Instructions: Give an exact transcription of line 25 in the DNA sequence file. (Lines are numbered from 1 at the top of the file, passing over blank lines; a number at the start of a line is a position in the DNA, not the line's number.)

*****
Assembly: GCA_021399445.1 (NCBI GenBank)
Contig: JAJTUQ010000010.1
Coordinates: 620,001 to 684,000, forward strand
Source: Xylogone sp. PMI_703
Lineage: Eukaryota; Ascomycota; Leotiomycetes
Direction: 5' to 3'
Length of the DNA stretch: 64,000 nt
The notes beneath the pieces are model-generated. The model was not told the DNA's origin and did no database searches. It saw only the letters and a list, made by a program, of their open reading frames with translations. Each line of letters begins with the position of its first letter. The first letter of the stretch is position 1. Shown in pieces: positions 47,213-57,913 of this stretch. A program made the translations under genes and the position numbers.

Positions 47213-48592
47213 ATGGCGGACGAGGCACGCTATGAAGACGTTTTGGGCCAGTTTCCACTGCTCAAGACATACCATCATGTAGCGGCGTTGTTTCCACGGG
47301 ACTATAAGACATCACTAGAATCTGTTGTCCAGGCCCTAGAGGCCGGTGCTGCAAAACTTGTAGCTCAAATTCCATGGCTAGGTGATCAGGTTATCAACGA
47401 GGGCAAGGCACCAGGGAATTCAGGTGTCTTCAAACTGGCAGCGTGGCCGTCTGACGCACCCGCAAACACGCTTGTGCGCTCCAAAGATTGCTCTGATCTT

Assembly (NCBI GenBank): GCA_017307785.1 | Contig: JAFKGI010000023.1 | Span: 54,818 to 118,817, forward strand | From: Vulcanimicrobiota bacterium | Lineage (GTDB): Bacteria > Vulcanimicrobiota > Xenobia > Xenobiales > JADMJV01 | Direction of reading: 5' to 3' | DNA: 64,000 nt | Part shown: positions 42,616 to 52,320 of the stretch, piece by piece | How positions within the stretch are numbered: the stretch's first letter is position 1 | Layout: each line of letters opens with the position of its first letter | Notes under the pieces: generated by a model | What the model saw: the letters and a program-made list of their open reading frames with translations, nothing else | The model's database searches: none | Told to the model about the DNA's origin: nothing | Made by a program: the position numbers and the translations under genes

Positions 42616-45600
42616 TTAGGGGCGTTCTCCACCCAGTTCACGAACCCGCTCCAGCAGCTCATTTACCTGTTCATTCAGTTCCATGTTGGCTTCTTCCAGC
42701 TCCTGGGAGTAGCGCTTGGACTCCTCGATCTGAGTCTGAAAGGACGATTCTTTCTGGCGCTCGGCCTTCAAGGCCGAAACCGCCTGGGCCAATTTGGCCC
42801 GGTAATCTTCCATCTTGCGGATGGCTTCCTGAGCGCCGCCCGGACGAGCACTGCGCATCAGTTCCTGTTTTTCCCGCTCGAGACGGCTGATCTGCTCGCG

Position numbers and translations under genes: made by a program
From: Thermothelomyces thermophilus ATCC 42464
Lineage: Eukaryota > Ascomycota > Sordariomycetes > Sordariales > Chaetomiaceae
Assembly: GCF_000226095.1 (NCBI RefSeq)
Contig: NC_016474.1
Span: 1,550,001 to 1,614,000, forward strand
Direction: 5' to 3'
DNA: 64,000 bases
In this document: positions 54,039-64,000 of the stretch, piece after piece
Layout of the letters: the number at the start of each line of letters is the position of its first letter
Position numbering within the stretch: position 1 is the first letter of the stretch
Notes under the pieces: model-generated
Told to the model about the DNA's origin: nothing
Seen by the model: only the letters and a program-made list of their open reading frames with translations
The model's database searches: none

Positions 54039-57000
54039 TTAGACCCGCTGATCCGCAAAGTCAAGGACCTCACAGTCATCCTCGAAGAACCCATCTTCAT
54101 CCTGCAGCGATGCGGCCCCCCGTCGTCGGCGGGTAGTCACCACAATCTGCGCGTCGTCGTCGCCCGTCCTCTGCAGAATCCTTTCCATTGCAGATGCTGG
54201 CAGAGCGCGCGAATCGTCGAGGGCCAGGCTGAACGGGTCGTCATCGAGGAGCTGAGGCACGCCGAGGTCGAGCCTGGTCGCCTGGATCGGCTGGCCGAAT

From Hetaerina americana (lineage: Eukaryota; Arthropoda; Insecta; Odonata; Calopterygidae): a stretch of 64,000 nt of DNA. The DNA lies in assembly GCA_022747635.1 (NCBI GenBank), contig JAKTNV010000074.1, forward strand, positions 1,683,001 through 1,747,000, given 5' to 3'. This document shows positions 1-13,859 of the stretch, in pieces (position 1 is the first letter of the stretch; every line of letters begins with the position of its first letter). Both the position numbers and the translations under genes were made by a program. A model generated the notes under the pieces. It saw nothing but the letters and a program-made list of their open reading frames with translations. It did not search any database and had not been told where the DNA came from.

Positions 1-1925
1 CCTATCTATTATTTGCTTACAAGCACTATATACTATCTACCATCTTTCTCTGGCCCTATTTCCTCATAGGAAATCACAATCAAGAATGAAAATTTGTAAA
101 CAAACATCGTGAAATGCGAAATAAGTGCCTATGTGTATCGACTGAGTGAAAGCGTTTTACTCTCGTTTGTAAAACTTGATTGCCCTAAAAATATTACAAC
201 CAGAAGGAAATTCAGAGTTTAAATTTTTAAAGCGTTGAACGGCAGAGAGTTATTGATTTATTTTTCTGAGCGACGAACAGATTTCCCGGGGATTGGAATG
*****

DNA: 64,000 bases